Hauner (2009) in his work on the proposition called a “lazy banks” indicated that high level of public debt might support low scale development of banking sector and financial markets, since the financial institutions that mainly lend to government institutions will have weak intensive to become more compatible and further develop itself.

Kumhof and Tanner (2005) in their study indicated that in several developing countries, existence of a government debt market, with low macroeconomic volatility and sufficient volume of debt, supports a private bond market as it brings a basic financial infrastructure including laws, institutions, products, services, repo and derivatives market and plays a role as an informational benchmark.

The foregoing debate means that there may perhaps be a virtuous circle between external debt and growth. External debt creates and supplements investment potentials of an economy due to debt-related spillover effects. This, in turn, enhances credit boom leading to a general improvement in financial intermediation to the point where economies are able to establish efficient institutional environment necessary for financial development. It is necessary to state that exposure to long term external debt may have multiplier effects in the financial sector. It is therefore hypothesized that:

H2.

There is a significant relationship between external debt and financial development in African economies.

3. Research methods

The study employed a quantitative research approach, analysing the data within the causal research design framework. The study tests the relationship between external debt stock, FDI inflows and financial development. The method is appropriate in the testing of hypothesis (Babbie, 1990; Sukamolson, 2005).

3.1 Model specification

The deduction from both the MacDougall-Kemp hypothesis and the dual-gap theory is that the level and amount of foreign investments available spurs growth in all sectors of the economy including the financial sector. Also, external debt stock has a potential impact financial development. So, there is a probable spillover effect of foreign inflows on the financial systems and development. Based on these theories, the following theoretical model was proposed for the study:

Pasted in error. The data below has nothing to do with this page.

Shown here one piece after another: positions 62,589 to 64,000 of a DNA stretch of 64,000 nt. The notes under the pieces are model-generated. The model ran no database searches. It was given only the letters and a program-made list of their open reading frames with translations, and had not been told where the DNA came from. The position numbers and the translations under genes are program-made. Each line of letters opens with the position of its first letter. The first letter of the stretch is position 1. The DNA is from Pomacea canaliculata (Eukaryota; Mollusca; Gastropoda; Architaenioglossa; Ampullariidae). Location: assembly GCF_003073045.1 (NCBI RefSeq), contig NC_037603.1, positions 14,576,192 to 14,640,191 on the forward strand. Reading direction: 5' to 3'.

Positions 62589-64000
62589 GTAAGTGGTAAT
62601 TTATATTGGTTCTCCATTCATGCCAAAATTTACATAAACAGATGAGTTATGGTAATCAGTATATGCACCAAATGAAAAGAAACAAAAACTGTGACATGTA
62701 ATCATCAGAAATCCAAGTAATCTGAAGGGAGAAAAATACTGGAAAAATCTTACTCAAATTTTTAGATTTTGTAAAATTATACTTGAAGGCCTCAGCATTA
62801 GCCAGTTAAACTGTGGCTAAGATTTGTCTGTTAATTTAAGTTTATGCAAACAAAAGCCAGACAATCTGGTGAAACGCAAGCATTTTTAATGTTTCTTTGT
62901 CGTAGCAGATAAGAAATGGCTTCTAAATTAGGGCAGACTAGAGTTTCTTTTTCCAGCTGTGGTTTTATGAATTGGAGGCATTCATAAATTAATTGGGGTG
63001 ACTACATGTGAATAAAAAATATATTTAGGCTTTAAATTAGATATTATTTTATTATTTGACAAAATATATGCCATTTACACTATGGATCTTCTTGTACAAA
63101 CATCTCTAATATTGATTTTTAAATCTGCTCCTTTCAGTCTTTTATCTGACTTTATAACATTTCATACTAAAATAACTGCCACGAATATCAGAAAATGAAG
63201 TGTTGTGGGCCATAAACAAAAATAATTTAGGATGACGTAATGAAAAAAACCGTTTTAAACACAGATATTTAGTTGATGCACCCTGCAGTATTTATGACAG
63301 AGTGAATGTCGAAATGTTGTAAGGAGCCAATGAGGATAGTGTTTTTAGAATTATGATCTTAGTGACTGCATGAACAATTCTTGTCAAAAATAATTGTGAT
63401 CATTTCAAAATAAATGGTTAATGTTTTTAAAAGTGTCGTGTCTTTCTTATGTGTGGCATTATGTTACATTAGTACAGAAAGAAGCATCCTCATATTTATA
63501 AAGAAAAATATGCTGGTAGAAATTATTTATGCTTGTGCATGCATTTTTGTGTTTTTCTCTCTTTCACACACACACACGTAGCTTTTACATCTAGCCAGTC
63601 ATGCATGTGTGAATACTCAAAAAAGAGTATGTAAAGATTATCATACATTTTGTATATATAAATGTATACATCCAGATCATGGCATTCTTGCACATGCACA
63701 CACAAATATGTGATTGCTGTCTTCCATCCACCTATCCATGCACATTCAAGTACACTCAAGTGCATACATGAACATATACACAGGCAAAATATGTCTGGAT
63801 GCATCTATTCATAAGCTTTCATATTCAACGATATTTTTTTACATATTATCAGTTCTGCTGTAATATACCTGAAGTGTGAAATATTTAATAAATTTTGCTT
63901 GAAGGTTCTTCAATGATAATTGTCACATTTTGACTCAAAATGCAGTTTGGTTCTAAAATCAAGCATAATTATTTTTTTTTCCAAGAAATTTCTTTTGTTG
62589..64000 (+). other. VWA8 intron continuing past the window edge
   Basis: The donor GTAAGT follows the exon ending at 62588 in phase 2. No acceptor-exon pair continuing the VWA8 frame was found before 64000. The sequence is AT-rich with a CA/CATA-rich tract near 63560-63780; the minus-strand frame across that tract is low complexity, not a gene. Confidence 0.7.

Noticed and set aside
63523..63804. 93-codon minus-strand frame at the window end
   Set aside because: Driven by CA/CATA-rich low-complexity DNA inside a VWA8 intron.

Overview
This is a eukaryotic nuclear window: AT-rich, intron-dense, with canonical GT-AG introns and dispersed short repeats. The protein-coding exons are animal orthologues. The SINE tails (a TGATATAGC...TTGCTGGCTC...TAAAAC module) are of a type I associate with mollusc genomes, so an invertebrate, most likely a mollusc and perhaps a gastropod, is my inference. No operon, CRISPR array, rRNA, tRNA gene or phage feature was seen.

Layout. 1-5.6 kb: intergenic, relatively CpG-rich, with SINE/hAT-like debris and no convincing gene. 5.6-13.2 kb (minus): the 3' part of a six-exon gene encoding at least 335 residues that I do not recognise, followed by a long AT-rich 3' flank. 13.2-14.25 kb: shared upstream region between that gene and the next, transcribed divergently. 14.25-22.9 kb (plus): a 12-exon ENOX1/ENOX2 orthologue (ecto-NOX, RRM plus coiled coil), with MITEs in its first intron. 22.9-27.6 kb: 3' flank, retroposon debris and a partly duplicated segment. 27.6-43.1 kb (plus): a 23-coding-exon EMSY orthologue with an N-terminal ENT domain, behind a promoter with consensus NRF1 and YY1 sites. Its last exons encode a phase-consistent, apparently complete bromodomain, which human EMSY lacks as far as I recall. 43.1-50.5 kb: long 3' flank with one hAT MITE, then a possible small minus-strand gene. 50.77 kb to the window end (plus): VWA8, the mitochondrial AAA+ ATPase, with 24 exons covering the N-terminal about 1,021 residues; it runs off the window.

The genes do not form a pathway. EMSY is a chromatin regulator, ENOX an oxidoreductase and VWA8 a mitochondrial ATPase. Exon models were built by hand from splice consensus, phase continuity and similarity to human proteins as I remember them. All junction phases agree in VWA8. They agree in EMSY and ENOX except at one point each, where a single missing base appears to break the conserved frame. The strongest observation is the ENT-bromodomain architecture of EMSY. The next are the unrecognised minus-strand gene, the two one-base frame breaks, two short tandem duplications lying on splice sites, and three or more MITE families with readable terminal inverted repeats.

(1) Financial development = f ( External debt , foreign direct investment ) .

The study adapting the standard model of Takyi and Obeng (2013), Chin and Ito (2005), Seetanah et al. (2010) and owing to the hypotheses developed and the structure of African economies as well as the various literatures reviewed, the following model is employed to ascertain the effect of FDI inflows and particular model relates FDI inflows and external debt to financial development among African economies.

The study adopts the under stated model to aggregately test the FDI inflows and external debt play in influencing financial development within African economies. The study also controlled for a number of macroeconomic variables and institutional variables that have been proven to affect financial development over the years. The model captures a number of control variables; inflation, GDP/capita, TO, MS, government effectiveness (GE), regulatory quality (RQ) and rule of law (RL) that have over the years proven to affect the level of financial development:

(2) Fin . devel . i t = α i + φ ( Fin . devel . t 1 ) i t + β 1 ( Foreign dir . invt ) i t + β 2 ( Ext . debt ) i t + β 3 ( Money suppl . ) i t + β 4 ( GDP per capita ) i t + β 5 ( Trade Open ) i t + β 6 ( Govt Effective ) i t + β 7 ( Reg . Quality ) i t + β 8 ( Rul . of Law ) i t + ε i t ,
where i represents specified economies, t denotes time, and the rest of the variables are defined as: Fin. devel. represents financial development, Foreign dir. invt denotes Foreign direct investments, Ext. debts means External debt stock, Fin. devel.t−1 denotes lag of Financial development, GDP per capita represents gross domestic product per capita, Trade Open means trade openness, Govt Effective means government effectiveness, Rul. of Law denotes rule of law, εit represents residual term (this term refers to other terms that affect financial development but are not captured in this model, it is assumed to be normally distributed), α is the unobserved country-specific effect, φ represents the coefficient of financial development lag one and β1–β9 represents vector of coefficient.

3.2 Measurement of variables

The study aimed at examining the role FDI and external debt stock play in influencing financial development in African economies from 2002 to 2015. The study measured financial development (dependent variable) by domestic access to credit by the private sector as a percentage of gross domestic products while FDI inflows as a percentage of gross domestic products and external debt stock as a percentage of gross national products are the employed independent variables. Furthermore, the study adopted a number of macroeconomic indicators (gross domestic product per capita (GDPPC), MS and TO) and institutional variables (GE, RL and RQ) (Table I).